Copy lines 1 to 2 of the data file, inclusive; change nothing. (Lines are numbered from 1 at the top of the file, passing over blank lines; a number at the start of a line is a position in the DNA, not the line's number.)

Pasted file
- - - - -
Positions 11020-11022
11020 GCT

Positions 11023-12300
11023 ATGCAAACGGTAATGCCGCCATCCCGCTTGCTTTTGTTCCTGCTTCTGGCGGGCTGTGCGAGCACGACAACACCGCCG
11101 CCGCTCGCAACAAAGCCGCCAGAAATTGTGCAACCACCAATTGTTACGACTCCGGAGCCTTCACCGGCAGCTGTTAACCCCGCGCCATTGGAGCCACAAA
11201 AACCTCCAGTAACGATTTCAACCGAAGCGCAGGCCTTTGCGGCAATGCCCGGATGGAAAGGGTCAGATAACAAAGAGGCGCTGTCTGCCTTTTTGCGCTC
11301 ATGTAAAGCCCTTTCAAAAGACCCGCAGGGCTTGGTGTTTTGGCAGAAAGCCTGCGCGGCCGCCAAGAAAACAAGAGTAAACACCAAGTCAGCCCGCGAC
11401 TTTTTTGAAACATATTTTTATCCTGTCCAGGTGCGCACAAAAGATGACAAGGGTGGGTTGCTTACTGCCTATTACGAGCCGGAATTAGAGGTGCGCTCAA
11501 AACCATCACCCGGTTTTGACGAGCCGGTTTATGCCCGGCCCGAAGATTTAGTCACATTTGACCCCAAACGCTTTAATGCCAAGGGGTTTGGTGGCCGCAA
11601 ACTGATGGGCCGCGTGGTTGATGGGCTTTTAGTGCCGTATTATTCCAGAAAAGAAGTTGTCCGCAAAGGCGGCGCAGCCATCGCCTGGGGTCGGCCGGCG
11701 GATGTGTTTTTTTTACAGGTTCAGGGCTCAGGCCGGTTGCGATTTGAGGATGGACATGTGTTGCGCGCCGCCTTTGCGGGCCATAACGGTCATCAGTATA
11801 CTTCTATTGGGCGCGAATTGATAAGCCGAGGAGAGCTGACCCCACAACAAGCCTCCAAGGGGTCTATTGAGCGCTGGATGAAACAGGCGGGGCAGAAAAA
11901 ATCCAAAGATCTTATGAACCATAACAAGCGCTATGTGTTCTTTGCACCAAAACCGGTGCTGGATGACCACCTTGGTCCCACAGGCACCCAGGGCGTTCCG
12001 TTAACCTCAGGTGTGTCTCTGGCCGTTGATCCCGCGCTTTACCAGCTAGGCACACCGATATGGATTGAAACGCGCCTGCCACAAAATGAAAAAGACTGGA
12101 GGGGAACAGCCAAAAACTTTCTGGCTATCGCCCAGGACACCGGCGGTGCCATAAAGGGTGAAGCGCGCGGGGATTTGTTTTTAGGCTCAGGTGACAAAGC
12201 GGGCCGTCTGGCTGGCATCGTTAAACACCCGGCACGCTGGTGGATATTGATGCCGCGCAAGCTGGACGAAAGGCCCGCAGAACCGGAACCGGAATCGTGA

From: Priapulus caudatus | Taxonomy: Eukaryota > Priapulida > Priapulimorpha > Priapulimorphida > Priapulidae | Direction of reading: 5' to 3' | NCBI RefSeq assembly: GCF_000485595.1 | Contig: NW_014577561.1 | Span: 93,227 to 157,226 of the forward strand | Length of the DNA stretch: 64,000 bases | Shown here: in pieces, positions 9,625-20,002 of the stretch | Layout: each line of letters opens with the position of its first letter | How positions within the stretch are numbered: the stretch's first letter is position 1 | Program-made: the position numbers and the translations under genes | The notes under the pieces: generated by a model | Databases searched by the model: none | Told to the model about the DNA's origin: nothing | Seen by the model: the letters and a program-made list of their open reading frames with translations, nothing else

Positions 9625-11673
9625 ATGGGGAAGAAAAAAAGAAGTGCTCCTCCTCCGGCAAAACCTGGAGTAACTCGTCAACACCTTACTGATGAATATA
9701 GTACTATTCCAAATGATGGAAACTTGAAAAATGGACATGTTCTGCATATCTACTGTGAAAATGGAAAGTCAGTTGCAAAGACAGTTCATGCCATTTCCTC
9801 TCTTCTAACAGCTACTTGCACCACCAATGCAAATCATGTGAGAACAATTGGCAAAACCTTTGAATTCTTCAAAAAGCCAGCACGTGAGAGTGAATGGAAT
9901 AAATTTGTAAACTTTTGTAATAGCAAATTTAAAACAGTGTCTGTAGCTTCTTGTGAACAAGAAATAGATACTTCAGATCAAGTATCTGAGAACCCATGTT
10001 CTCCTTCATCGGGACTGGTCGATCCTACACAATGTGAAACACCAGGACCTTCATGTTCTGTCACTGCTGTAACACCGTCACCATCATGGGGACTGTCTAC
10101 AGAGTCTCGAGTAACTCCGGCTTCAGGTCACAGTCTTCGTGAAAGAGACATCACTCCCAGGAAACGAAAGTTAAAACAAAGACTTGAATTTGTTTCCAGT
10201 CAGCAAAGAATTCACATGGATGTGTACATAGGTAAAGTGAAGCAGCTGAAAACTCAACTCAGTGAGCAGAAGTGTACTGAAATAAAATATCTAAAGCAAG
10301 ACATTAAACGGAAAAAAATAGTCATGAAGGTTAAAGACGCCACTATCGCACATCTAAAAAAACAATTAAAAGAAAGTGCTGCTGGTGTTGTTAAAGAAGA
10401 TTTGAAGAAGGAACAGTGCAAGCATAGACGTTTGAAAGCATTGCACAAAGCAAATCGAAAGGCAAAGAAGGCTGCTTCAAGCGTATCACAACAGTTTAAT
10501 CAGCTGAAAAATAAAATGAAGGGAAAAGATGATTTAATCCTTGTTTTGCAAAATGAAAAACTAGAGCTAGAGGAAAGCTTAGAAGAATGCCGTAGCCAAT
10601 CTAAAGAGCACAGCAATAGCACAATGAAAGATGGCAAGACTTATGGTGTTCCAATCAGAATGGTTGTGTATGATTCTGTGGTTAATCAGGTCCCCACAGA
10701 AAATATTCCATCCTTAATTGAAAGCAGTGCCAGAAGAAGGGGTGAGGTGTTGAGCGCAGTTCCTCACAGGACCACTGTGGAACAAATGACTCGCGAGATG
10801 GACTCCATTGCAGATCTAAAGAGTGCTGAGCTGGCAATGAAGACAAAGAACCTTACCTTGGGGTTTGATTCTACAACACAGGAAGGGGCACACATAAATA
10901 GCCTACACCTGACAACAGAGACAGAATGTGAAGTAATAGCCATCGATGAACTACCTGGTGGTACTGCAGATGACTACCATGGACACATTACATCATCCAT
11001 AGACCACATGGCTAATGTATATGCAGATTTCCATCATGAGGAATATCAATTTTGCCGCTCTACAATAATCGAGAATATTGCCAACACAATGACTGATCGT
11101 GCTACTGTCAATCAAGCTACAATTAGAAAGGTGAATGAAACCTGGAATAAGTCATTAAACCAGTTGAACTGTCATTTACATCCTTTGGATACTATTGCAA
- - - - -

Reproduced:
Positions 11020-11022
11020 GCT